Winter is on the way

Stuart Thompson Landscapes 0 Comments

From the dusting of frost across the meadows this morning it is clear that winter is on the way. It was a glorious morning to be out and about doing some photography.

The mist was rising off the River Wey as the sun peaked through the trees slowly heating everything up making the frost that covered meadows recede. Joggers, dog walkers and people out for an early morning stroll… They all stopped to take a breath and admire the beauty of the morning.

Winter is on the way

My top 5 tips for keeping your camera working when winter is on the way

If you’ve ever spent enough time around a camera on those cold mornings when winter is on the way, you’re sure to have battled against keeping the lens clear, battery life and cold equipment.

1. Acclimatise your gear.

Condensation is a particularly troublesome problem for photographers. Just like your rear view mirror fogs up when you get inside your car because of your body heat and breathing, condensation can fog up your camera lens and the inside of your camera when temperatures change rapidly. Our first instinct is to take the camera out of the car last, after we’ve prepped our bags and ourselves, but it’s actually good practice to take your camera out first. Keep your camera outside for about 15 minutes to acclimate to the weather before you even turn it on, this will help prevent condensation fogging your lens and viewfinder.

2. Keep the camera in the boot of the car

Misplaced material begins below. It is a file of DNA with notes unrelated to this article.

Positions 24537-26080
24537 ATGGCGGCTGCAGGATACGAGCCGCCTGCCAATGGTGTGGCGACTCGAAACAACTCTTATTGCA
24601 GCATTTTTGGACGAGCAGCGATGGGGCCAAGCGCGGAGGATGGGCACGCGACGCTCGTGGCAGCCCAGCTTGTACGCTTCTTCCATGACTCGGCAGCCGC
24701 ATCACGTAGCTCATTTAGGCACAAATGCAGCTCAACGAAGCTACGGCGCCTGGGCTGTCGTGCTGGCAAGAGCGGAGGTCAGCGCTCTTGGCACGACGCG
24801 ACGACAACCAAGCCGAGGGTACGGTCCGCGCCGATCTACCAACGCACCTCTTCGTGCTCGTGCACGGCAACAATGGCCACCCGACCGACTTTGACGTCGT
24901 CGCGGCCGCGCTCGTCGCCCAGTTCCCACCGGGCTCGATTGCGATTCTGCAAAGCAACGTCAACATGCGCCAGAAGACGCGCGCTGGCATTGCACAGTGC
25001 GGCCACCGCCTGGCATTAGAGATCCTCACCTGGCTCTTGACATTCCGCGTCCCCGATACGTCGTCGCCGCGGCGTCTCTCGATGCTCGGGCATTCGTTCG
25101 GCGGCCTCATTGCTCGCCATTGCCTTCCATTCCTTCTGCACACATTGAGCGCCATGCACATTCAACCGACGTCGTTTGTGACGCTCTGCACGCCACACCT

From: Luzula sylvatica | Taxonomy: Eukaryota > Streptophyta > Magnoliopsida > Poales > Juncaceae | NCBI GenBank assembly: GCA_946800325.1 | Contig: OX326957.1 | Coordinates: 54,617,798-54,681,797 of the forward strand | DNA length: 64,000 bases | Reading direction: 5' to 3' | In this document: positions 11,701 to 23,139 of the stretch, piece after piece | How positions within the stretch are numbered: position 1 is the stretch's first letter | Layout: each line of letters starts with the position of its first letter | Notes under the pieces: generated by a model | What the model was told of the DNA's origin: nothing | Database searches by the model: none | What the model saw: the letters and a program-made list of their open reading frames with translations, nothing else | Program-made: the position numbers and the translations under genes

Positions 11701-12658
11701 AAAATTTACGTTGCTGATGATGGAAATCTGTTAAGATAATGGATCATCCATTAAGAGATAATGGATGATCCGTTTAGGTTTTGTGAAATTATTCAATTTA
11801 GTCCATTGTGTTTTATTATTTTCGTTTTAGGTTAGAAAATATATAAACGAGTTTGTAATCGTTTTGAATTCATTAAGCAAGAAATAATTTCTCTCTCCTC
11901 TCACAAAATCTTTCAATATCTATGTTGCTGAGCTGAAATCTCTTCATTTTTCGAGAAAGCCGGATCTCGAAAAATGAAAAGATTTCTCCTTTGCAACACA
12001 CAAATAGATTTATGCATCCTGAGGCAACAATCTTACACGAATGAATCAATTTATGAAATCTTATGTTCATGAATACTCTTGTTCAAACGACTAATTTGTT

When you are driving around, or heading to a place you plan to photograph, keep your camera and lenses in the boot of your car. That will keep them out of the air conditioning, and allow them to acclimate to the outside temperature and humidity. Sometimes, however, you want to keep your camera handy in case you come across a great shot. In that case, keep the AC off and roll the windows down. All you are doing is keeping your camera and lens out of the air conditioning so that they acclimate to the temperature and humidity outside.

 3. Keep spare batteries somewhere warm.
Keep extra batteries near your body to keep them warm. As batteries get cold, they die faster so you will need to switch out your batteries more frequently. Once these ‘dead’ batteries warm up, they will still work so I often find myself rotating these batteries.

4. Minimize Lens Changes

In an ideal world having one lens per camera body would the best solution. Few people outside of the professional circle have this luxury, so it is important to minimise the number of times you change lenses when in the field.

5. Whatever you do… Don’t forget the gloves

Trying to operate camera equipment with cold fingers is cumbersome and damn near impossible. So be sure to remember thos gloves to keep you fingers warm on those cold mornings when winter is on its way.